Did you receive any criticism or negativity from extended family friends? Yes I did, which is natural. You can’t expect people to only support you- criticism is inevitable. Looking back, I can say with confidence that the negativity made me so much more stronger, independent and self-sufficient.
Tell us about your journey from U.K to Mumbai- away from parents new place, were you nervous? Nervous would be an understatement. I was just out of school and it was the first time I’d been completely left to my own devices. The first step is always the hardest. Now I can safely say that Mumbai is a second home for me, and I actually get withdrawal systems when I come back to the UK.
What opportunities did you come across – how did you manage to find you way and balance your emotions being away from Home, missing parents and the whole journey in it self being in an alien country? It was a struggle initially. I was only there for eight months. In that time I did a few print and catalogue shoots and theatre shows, as well as continued training in acting, Hindi and dance as I was adamant to keep improving my craft. I definitely had my shares of emotional ups and downs and moments of giving up. But they only last as long as you allow them to. It’s part of the process when you are doing something so out of your comfort zone.
What did you find most challenging about being in the heart of Mumbai embarking on a new journey new country? The people. It was a complete puzzle. When you enter a new country or culture, there are some unwritten rules and code of conduct that you need to adjust to. People would say one thing but they would really mean something else. Also, the language was tricky. But I worked on my Hindi and even a bit of Marathi and that definitely makes you feel more “local”.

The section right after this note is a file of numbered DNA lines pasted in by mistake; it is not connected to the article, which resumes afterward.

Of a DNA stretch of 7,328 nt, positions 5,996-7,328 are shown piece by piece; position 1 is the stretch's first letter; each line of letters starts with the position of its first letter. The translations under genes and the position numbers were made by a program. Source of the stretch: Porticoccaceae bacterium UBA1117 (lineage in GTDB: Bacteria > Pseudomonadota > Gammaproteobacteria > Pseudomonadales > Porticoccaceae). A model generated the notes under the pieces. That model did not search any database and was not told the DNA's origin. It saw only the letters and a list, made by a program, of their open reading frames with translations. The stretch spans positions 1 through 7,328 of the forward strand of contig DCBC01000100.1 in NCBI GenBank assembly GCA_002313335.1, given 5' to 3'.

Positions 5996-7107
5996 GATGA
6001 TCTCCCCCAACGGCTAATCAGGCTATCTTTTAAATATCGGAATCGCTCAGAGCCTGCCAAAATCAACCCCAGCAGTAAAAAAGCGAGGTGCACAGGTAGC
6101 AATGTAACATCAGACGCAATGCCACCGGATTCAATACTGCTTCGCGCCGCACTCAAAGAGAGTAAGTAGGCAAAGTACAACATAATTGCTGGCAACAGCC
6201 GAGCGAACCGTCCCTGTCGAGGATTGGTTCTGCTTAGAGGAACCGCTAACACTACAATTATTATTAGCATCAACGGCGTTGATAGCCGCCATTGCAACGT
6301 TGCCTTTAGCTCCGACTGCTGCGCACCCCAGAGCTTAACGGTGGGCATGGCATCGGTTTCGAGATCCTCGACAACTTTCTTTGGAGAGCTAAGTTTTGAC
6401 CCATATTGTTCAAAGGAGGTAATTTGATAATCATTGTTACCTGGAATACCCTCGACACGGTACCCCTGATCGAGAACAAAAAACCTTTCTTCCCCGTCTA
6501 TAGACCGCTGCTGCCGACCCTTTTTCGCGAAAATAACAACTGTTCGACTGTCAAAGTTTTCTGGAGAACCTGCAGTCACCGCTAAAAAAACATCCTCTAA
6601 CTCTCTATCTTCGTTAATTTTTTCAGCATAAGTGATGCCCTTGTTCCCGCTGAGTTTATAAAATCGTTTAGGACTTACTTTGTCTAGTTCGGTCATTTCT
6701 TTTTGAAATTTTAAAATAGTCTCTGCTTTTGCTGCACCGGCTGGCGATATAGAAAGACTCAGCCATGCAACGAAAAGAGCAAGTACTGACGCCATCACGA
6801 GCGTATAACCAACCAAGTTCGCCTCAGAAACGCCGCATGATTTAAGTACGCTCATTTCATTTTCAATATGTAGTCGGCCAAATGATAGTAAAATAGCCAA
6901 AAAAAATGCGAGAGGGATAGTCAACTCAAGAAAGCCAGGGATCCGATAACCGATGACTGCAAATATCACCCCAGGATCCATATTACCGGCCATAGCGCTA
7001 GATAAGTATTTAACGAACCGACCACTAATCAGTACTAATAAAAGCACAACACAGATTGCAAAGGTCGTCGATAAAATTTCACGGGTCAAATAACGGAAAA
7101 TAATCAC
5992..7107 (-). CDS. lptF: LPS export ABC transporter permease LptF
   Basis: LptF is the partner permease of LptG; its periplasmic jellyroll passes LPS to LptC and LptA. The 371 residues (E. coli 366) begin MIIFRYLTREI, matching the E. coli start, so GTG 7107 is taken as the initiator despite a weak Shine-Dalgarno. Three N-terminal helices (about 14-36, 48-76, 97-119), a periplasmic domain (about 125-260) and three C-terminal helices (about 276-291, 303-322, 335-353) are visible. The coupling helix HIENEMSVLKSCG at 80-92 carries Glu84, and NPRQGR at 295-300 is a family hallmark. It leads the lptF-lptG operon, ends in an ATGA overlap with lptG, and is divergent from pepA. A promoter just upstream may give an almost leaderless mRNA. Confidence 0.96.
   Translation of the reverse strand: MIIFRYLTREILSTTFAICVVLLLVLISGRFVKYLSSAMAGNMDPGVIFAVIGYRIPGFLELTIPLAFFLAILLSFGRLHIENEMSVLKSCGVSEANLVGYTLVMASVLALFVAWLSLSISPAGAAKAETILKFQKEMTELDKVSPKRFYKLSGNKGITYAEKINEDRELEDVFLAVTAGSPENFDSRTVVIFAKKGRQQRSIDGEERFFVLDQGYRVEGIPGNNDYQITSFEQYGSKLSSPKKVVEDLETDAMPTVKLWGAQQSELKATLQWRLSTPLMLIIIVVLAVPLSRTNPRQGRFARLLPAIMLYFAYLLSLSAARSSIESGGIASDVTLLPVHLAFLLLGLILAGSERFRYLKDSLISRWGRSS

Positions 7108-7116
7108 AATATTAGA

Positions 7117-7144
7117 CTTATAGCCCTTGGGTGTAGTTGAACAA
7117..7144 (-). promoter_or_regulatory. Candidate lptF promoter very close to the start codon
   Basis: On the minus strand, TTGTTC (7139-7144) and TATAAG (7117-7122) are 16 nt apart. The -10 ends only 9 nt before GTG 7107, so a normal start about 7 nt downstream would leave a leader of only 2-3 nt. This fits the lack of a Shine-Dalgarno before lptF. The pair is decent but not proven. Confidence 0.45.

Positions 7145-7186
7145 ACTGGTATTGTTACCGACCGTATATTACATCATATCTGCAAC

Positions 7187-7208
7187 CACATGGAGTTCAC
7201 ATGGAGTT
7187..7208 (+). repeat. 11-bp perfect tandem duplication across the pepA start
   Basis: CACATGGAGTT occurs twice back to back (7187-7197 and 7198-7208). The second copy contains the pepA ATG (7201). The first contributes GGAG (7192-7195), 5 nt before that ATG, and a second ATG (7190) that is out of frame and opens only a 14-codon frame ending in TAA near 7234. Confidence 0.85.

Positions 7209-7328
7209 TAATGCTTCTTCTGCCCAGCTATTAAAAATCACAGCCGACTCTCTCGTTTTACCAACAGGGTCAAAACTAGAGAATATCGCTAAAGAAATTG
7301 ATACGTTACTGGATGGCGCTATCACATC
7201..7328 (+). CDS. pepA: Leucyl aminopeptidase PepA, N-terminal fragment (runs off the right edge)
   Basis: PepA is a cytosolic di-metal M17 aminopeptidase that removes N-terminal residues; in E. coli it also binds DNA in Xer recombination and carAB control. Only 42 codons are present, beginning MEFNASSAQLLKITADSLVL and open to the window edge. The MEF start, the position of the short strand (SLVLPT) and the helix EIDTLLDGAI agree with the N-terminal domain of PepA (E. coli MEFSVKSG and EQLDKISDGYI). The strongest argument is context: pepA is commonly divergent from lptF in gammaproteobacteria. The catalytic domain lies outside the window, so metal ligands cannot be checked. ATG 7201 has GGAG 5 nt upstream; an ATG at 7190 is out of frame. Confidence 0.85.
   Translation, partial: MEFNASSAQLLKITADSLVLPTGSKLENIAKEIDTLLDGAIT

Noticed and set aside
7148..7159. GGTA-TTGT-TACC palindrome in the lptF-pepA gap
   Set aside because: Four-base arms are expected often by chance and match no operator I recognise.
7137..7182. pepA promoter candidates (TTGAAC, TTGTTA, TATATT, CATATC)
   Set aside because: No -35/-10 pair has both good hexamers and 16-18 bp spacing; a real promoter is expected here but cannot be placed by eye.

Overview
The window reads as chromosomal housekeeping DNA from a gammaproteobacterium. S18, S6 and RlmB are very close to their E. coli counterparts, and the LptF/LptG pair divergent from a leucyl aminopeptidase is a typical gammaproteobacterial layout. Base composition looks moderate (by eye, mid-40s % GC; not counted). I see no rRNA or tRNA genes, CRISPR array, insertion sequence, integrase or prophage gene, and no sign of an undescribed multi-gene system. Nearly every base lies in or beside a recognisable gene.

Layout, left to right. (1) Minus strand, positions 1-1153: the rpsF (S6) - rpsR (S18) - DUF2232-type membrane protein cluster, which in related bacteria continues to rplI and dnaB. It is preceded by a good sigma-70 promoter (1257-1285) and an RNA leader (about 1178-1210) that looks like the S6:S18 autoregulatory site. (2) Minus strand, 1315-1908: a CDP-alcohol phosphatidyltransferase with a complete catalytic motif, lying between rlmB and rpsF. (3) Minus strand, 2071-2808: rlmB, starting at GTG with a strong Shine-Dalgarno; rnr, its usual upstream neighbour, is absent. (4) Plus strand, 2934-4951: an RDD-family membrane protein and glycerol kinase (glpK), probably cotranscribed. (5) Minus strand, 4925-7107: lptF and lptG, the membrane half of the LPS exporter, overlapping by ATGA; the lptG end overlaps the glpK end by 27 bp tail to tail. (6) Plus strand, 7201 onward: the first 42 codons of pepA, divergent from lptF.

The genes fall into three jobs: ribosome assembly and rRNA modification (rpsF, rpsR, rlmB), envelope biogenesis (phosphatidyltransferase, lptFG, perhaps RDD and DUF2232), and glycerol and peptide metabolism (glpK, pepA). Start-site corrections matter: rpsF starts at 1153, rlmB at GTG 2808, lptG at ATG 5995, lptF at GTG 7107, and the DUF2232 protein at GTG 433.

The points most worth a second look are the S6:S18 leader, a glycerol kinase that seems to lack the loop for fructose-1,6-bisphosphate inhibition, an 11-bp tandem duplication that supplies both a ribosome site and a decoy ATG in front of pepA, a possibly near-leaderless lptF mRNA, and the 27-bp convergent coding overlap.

Did you attend any auditions? Was there anytime you were not selected for the role – if so – how did it make you feel? Did you remain focused or did it perhaps knock your confidence I attended a lot of auditions; from TV to serials to films. I’d gotten shortlisted for a few of them and booked the odd modelling job- but it wasn’t a booming start. The work trickled in later on when I’d become more experienced and prepared.
What was the selection process for the Miss UK India? Usual pageant stuff; send in pictures and details, phone interview and then a full-fledged audition in front of an audience and judges.
Your parents must have been so proud? Yes they were very surprised as everything from the application to the audition happened in the span of one week- very last minute. So it was completely unexpected. How does it feel to accomplish so much at such young age? Honestly it doesn’t feel that way. As soon as you overcome one milestone, you see another staircase to climb. It’s a never-ending cycle- there will be accomplishments and pitfalls along the way. But neither of them should get to your head. That’s the only way you can stay grounded.
Did this opportunities attract more doors to open for you? Winning a pageant doesn’t suddenly mean that you are flooded with offers, but it does mean that people take you more seriously- which definitely helps in this industry.